The common areas outdoor gardens and walkways between the two structures serve a space for relaxation while the new interior makes up in style for what it lacks in sheer volume.
Half-transparent perforated steel panels turn the attic area into mezzanine level of sorts while creating visual connectivity between the tranquil upper level and the living area below.
Creating an aesthetic connection between a 100-year old farmhouse and a smaller modern outbuilding that has been built far more recently is a tricky task that requires attention to detail.
Designed by PDP London Architect the projects consists of a series of 28 independent homes and villas that form a secure and beautiful little community surrounded by panoramic landscape.
On the lower level a neutral color scheme metallic accents a smart staircase connecting it to the bedrooms above and a rejuvenated kitchen and dining area set the mood. Opening up into the lovely backyard the breezy indoor-outdoor interplay of the Brunswick House puts a smile on your face.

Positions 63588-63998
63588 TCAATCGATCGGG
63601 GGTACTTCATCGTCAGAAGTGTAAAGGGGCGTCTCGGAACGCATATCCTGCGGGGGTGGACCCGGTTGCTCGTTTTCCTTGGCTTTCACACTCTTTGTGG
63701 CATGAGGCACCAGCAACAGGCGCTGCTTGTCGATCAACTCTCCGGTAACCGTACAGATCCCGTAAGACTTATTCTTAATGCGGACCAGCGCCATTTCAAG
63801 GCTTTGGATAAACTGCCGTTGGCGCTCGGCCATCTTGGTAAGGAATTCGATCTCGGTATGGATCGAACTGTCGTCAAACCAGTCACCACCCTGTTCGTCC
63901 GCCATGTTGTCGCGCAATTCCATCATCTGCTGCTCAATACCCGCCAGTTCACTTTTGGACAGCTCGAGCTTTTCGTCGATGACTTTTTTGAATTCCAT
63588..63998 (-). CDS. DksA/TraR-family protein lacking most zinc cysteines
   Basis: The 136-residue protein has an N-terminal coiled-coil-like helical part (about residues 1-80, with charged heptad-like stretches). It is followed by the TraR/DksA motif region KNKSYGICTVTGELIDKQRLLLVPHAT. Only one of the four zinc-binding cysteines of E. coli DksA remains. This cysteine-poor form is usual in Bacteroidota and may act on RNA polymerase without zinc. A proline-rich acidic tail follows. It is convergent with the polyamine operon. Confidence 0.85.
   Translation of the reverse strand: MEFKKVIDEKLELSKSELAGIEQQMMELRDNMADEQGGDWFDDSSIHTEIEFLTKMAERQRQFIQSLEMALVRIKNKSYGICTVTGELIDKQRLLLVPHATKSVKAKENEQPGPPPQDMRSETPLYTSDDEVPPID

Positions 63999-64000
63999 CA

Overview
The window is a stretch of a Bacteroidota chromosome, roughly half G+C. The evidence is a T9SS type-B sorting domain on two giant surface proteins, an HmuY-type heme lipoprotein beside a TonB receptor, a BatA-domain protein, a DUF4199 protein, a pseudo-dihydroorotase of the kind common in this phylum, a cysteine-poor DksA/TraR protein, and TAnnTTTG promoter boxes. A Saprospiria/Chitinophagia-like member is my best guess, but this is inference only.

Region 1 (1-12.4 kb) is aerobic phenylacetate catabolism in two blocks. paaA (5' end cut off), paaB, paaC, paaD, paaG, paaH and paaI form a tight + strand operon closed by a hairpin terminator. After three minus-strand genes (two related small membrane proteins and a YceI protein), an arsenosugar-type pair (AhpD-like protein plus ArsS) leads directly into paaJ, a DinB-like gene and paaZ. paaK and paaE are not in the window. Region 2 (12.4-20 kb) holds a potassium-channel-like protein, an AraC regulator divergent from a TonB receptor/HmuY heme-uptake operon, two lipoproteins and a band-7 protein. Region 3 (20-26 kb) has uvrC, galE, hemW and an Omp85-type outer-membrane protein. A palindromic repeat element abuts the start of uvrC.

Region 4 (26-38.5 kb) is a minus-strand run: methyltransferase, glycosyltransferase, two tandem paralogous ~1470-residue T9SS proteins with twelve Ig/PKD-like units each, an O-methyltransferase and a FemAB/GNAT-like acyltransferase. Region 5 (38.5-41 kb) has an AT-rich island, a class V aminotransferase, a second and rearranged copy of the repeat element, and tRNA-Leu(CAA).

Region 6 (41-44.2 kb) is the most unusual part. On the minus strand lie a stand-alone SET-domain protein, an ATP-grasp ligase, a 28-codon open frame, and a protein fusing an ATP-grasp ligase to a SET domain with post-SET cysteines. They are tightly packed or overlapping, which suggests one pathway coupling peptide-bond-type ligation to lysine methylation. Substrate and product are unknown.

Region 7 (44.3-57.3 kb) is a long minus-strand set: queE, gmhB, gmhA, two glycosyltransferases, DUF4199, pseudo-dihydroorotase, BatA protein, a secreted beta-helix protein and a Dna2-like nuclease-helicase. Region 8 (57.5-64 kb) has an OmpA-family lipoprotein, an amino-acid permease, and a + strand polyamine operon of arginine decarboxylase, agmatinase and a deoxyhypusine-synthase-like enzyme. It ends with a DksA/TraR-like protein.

There is beauty in simplicity. This is especially true in case of home design and decorating. Instead of spending endless hours on complicated form and flowery overtones one can achieve an equally impressive result by sticking to the basics. Do not believe us?
The house in its basic form is an amalgamation of two different structures – an ‘I’ shaped building that holds the private rooms along with additional bedrooms and an ‘L’ shaped structure that hosts the public areas.
Unsparingly the solution came in the form of a first floor extension that ventures into the backyard and provides shade for the lower level. The new upper level with its vertical batten cladding and steel frame around the windows gives the rear façade a distinct identity even while creating an efficient and cheerful interior.